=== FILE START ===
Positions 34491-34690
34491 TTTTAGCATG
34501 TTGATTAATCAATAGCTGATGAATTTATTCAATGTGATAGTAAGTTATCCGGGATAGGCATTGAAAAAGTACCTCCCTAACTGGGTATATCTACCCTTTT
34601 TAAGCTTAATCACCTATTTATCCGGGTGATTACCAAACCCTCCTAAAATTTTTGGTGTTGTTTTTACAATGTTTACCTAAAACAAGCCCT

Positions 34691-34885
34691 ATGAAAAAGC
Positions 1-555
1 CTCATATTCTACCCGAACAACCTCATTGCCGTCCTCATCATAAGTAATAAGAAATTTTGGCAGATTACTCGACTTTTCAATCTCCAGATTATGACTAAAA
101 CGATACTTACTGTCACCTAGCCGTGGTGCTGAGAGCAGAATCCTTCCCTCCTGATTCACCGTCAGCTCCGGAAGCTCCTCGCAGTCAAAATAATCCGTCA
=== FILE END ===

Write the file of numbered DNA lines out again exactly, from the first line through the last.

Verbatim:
Positions 34491-34690
34491 TTTTAGCATG
34501 TTGATTAATCAATAGCTGATGAATTTATTCAATGTGATAGTAAGTTATCCGGGATAGGCATTGAAAAAGTACCTCCCTAACTGGGTATATCTACCCTTTT
34601 TAAGCTTAATCACCTATTTATCCGGGTGATTACCAAACCCTCCTAAAATTTTTGGTGTTGTTTTTACAATGTTTACCTAAAACAAGCCCT

Positions 34691-34885
34691 ATGAAAAAGC
Positions 1-555
1 CTCATATTCTACCCGAACAACCTCATTGCCGTCCTCATCATAAGTAATAAGAAATTTTGGCAGATTACTCGACTTTTCAATCTCCAGATTATGACTAAAA
101 CGATACTTACTGTCACCTAGCCGTGGTGCTGAGAGCAGAATCCTTCCCTCCTGATTCACCGTCAGCTCCGGAAGCTCCTCGCAGTCAAAATAATCCGTCA